It was during this period that United qualified for European competition for the first time, eliminating Inter-Cities Fairs Cup holders Barcelona on their European debut in 1966. Jim McLean took over from Kerr in 1971 and under his management the club enjoyed the most successful era in its history. McLean's era became known for his youth policy and the offering of long term contracts that would see future Scotland international players such as Dave Narey, Paul Sturrock, Paul Hegarty, Davie Dodds, Eamonn Bannon and Maurice Malpas spend the majority of their careers at the club. United won its first major honour under McLean, capturing the Scottish League Cup first in 1979 and again in 1980, they were crowned Premier Division champions in 1982–83. The club were successful in Europe, reaching the European Cup semi-finals in 1984 and the UEFA cup Final in 1987, the latter campaign involving another elimination of Barcelona during the earlier rounds. Despite losing to IFK Gothenburg in the final, the club was awarded a FIFA Fair Play Award.
McLean remained as club chairman. United won the Scottish Cup for the first time in 1994 under McLean's successor Ivan Golac, but were relegated in 1995, before returning to the Premier Division a year later. Following a number of board changes, the club was purchased from McLean in 2002 by former Morning Noon and Night co-founder and chief executive Eddie Thompson. A life long United fan, Thompson invested in the team in a bid to compete with significant spending which had developed following the formation of the Scottish Premier League, however little progress was made until Craig Levein became manager in 2006. Levein established United as a Top Six club achieving European qualification before he left the club to take the post as Scotland manager in 2009. With the foundations of the side in place, United won the Scottish Cup for a second time in 2010 under the management of Peter Houston. After several successful seasons, a series of poor results in the Premiership led to United being relegated in 2016.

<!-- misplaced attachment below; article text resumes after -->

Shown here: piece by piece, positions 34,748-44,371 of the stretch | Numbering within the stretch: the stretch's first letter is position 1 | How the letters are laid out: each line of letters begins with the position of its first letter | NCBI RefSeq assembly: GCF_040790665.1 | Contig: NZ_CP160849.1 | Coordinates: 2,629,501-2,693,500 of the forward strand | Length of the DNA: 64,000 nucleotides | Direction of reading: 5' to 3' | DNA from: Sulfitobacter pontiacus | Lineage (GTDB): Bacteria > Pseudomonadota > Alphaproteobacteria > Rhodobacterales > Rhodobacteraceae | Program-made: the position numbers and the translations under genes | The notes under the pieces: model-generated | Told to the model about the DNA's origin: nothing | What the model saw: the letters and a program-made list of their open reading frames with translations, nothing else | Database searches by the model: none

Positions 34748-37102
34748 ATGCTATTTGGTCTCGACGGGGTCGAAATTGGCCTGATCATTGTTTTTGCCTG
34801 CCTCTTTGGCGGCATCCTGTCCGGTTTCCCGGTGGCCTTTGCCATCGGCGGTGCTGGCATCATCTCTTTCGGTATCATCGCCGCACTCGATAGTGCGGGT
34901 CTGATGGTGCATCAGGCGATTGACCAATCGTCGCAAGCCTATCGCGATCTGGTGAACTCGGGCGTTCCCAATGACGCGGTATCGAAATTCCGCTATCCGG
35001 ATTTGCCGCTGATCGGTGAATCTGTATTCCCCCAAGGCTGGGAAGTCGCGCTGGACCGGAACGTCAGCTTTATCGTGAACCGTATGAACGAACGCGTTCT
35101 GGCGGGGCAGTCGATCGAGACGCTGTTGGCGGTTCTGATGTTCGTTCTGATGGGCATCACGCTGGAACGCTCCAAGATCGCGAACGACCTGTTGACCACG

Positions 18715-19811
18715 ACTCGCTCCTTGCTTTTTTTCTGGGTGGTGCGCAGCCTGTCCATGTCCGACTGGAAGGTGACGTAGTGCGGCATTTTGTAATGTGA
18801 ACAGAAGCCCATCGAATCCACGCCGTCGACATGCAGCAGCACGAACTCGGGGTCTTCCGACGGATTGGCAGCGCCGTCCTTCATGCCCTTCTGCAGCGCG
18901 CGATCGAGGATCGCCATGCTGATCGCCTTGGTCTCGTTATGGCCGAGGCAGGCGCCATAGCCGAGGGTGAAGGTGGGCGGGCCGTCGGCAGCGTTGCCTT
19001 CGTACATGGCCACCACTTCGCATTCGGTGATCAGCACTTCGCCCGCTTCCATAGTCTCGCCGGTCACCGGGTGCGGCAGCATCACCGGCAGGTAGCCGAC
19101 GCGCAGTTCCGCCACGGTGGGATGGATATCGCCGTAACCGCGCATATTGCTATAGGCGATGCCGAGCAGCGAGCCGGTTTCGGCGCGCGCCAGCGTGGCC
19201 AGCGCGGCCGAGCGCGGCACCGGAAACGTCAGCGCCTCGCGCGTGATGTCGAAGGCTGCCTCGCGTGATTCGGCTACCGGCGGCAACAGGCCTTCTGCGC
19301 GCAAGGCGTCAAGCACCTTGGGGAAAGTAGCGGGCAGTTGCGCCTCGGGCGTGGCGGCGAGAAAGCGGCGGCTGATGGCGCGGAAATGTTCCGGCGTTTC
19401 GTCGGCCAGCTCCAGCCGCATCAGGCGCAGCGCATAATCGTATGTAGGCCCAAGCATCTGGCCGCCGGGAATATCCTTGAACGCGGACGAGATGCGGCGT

Dundee United's first season in the Championship was under the management of Ray McKinnon. United won the Challenge Cup by beating St Mirren 2–1 in the final and they reached the play-off final for the Premiership; however they lost narrowly 1–0 to Hamilton. The second season in the second tier was less successful, as manager McKinnon was sacked and replaced with Csaba László. After a poor start to the 2018–19 season the manager was once again sacked and replaced with Robbie Neilson. For a complete pictorial history of playing kit, see the Historical Football Kits site. United's playing kit consists of tangerine shirts and black shorts, first used when the team played under the Dallas Tornado moniker in the United Soccer Association competition of 1967, which they were invited to participate in after their first European excursion had created many headlines in the football world. After persuasion by the wife of manager Jerry Kerr, the colour would soon be adopted as the club's own in 1969 to give the club a brighter, more modern image.
The new colour was paraded for the first time in a pre-season friendly against Everton in August. When founded as Dundee Hibernian, they had followed the example of other clubs of similar heritage by adopting the traditionally Irish colours of green shirts and white shorts. By the time the club became Dundee United in 1923, the colours had been changed to white shirts and black shorts as they sought to appeal to a wider cross-section of the community. Th